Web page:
Amid chanting of hymns by red-robe Buddhist monks and clanging of drums by Bhutanese, the 31-year-old dashing Wangchuck placed the crown on the head of 21-year-old Pema, whom he met when he was 17, as the Chief Abot (head of the monks) of Bhutan Je Khenpo led the proceedings.
Pema, who wore a yellow jacket and a skirt according to the traditions, was proclaimed the 'Queen of the Kingdom of Bhutan' as the King bestowed the crown on her after a series of ceremonies that was attended by 300 guests, including Indian Ambassador to Bhutan Pavan K Varma and West Bengal Governor M K Narayanan, and members of the Royal Family.
Wearing a raven crown, the King stood with a smile on his chuckle as Pema prostrated herself before him thrice according to the traditions and was served with a liquid that according to belief is for longivity of the couple.
Outside the stunning 17th century fortress, located between two rivers – Fochu (Father River) and Mochu (Mother River), thousands of Bhutanese, including children and women, thronged the ground near the monastic fortress to catch a glimpse of their King and the Queen.
The people, including nomads and villagers who live in remotest parts of the country, started assembling at the ground as early as 5 AM (local time) braving intense cold conditions, even as majority of the 7 lakh population glued to their television sets to watch the wedding ceremony live.
The elaborate wedding ceremony, that is being conducted according to Bhutanese Buddhist traditions, began at 4 AM with initiation of special prayers by 100 monks led by by His Holiness Je Khenpo, the head monastic preceptor.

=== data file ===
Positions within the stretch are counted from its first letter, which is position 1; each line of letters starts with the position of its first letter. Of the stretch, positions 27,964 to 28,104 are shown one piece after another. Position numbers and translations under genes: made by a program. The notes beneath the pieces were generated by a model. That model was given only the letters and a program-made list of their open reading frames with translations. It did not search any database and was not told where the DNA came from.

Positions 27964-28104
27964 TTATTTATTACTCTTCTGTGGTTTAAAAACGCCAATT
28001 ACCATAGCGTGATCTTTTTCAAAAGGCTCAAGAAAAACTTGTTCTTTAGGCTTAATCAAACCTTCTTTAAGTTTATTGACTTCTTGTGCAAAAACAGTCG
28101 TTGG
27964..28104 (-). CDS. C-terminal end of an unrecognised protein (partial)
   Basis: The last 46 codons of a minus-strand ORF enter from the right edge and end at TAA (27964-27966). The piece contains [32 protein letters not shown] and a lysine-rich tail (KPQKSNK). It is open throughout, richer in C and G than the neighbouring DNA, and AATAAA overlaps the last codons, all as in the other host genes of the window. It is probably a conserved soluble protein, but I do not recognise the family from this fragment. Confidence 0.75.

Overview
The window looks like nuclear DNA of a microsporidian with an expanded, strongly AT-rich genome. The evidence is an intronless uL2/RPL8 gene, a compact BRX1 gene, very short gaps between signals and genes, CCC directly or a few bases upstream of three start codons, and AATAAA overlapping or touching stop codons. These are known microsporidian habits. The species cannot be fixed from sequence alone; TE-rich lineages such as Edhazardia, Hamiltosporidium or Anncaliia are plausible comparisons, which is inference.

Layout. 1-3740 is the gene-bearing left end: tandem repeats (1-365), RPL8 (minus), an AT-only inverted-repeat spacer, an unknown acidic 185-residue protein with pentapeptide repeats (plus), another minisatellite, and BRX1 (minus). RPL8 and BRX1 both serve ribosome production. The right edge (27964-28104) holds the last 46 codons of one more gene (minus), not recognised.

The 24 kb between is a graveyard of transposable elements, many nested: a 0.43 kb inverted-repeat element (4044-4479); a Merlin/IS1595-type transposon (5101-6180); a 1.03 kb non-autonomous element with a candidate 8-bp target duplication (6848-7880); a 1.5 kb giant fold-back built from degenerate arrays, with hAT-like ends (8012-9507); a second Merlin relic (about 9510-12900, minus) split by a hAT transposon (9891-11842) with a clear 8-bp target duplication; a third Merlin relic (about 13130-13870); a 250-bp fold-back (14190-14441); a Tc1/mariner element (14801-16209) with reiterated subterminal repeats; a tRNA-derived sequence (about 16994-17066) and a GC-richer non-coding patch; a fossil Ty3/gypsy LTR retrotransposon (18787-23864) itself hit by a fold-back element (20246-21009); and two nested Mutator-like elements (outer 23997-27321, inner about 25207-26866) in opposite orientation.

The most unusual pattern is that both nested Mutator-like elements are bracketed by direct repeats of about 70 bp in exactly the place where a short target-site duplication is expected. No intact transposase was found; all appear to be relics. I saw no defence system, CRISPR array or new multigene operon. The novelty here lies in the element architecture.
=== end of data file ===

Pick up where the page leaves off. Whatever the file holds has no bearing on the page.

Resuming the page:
The Oxford-educated mountain-biking fanatic Wangchuck emerged from his palace at around 8.20 AM accompanied by Prime Minister Jigmi Y Thinley and the Chief of Bhutan Royal Police and proceeded straight to the large monastic fortress.
Minutes later, the Royal Bride, who did her higher secondary schooling in Himachal Pradesh's Sanawar, walked to the fortress through the wooden bridge across the river in a procession of 100 people beating drums and chanting hymns.
After her arrival at the Dewa Chhen-Poi Phodrang (Palace of Great Happiness), Pema lit a golden lamp, offered prayers and proceeded towards Wangchuck, whom she has been accompanying on official tours for the past few months.
After a two-hour ceremony, Wangchuck and Pema were declared husband and wife and posed for television and still cameras at a specially-arranged room in the monastery.
Later, the King and the Queen joined thousands of Bhutanese at the huge ground near the palace in celebrating the Royal Wedding by dancing and singing with their subjects.
While the guests, including envoys of various nations and personal invitees of the King, were served a traditional Bhutanese lunch that also had Indian items like roti.
Around 60 culinary experts from all 20 Valleys of Bhutan have been engaged in preparing the food items for the guests.
After the Wedding today, the Royal Couple will set out on road from Punakha to Thimphu tomorrow and are likely to be welcomed by people through the way.
Known for his simplicity, Wangchuck, who was coronated as King of Bhutan on November 6, 2008 after his father Jigme Singye Wangchuck transferred the throne to him, likes to cycle across the capital and invite his subjects for a cup of tea, a thing which is uncommon with monarchies.